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The Cost of Attending UGA Has Tripled in 15 Years


If you have a child attending one of Georgia’s public universities, you may have the perception that the cost of college is going up faster here than just about anywhere else. That perception is accurate.

A new study released by the Urban Institute shows that from 2010–2015, the tuition for four-year public colleges increased by 48 percent in Georgia. That was higher than the increases in every other state except Louisiana, where tuition costs went up by 56 percent.

In 2001–2002, Georgia provided an average of $10,598 in public funds for every full-time college student. Thanks to budget-cutting and an economic downturn, that amount was reduced to $8,553 in 2011–2012. Thankfully, the money Georgia allocates for colleges increased to $8,882 per student by 2013-14, but that’s still a substantial drop from what it once was.

As the state provided less money for public colleges, the Board of Regents made up the difference by raising tuition rates. The average tuition has tripled since the 2002-03 academic year. There was a time when tuition only had to cover about 25 percent of the costs of attending college. Today, tuition has to cover about half the cost, placing more of a financial burden on college students.

Here’s another important number: the amount of money allocated to instructional expenditures.  This is the money that pays for professors’ salaries and for the classrooms and lab facilities used by students. During the 2012–2013 academic year, the national average expenditure per student for instructional purposes was $9,480. Georgia’s per-student expenditure for that year was $6,669, ranking it 46th in the country. Only Florida, Utah, Montana and South Dakota spent less per student.  

These numbers are important because Gov. Nathan Deal has said that increasing the number of people who attend college or technical college would be one of his top priorities. “By 2020, more than 60 percent of job openings in Georgia will require some form of postsecondary education,” Deal said during his first term. “To meet this demand, we must increase the number of students graduating with post-secondary degrees in a timely, cost-effective manner.”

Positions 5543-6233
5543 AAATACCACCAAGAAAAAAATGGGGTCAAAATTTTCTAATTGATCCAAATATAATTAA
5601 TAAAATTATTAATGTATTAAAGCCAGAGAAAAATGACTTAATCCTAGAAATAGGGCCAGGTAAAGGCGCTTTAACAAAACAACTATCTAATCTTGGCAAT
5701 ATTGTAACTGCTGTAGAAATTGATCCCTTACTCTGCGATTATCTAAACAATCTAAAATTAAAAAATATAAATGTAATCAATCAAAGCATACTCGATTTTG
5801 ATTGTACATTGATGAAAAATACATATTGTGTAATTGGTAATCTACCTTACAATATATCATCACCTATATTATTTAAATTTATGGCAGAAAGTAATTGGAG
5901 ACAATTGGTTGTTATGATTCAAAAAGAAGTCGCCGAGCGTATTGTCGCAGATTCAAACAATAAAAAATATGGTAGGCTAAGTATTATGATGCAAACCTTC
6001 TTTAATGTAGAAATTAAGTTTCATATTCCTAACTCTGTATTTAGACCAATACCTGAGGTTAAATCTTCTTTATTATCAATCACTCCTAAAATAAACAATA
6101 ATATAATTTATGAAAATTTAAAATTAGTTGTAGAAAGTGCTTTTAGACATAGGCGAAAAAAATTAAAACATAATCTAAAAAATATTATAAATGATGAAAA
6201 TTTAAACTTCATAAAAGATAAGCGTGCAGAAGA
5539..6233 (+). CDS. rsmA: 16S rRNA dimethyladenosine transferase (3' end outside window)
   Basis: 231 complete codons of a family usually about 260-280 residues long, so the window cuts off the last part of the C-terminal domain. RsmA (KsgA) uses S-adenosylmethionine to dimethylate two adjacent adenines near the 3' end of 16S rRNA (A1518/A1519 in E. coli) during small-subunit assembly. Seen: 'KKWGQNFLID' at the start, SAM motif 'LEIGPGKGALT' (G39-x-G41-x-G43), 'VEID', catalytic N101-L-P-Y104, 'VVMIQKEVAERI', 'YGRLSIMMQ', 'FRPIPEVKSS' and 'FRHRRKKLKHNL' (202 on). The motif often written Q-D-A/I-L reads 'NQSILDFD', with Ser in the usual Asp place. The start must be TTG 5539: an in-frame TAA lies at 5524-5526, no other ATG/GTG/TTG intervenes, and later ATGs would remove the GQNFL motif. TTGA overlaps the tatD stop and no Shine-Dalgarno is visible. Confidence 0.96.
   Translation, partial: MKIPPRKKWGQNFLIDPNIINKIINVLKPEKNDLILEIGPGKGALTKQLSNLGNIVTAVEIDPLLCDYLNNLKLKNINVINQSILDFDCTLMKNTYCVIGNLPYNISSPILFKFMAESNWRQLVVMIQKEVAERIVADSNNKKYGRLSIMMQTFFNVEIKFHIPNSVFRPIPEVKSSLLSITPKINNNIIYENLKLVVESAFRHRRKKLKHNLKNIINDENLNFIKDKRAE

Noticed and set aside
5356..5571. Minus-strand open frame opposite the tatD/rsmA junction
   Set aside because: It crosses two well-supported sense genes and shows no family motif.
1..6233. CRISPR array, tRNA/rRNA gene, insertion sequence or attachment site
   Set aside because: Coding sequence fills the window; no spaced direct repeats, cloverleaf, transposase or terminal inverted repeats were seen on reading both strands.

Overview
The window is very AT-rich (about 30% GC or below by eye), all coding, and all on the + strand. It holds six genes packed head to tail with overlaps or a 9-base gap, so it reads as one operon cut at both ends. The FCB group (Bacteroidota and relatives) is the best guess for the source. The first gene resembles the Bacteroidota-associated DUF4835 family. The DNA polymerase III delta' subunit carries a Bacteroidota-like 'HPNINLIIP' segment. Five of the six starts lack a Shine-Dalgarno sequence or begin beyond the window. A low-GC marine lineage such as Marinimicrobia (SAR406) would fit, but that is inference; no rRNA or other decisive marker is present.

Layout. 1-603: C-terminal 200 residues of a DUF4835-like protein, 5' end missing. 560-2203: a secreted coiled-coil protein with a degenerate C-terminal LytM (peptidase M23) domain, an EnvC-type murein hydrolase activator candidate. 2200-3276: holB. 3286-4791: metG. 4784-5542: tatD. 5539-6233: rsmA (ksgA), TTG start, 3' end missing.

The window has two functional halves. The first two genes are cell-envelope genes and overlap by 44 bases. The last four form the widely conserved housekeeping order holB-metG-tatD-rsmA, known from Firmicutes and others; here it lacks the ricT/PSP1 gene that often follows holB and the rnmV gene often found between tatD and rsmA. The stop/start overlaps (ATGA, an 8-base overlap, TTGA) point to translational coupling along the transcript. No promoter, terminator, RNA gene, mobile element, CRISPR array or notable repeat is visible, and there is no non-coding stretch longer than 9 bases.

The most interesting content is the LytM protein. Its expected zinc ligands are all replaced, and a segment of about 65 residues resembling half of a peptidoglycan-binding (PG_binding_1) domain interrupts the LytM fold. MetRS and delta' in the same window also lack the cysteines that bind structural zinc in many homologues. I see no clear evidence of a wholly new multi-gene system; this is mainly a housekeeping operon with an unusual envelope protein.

When you keep boosting tuition rates, however, you ensure that fewer people will be able to afford college. Since 2011, the total enrollment in Georgia’s public college has declined slightly or stayed flat. University system enrollment is now about 318,000 students, which is where it was in the fall of 2011, even though the state’s overall population has continued to grow.

There are now more than 136,000 students in Georgia who have to take out a loan to help pay college costs. This represents more than half of the University System’s undergraduates. Many students who do manage to stay in college and earn a degree must sign for loans that can take them years to pay off after graduation—if indeed they can ever liquidate them. Last year, according to the University system, there were 9,500 students who were on the verge of being dropped from the college rolls because of money shortages. About 3,000 of them were able to obtain “gap funding” to help pay those final costs, but the rest were presumably kept out of school.

Deal is correct when he says Georgia needs to increase its number of college graduates. That’s the sort of thing all governors should strive for and it would be good for the future of this state.

It’s now time for the governor to step up to the plate and push the legislature to restore public college funding to somewhere near the level it used to be. Otherwise, we’re writing off another generation of students.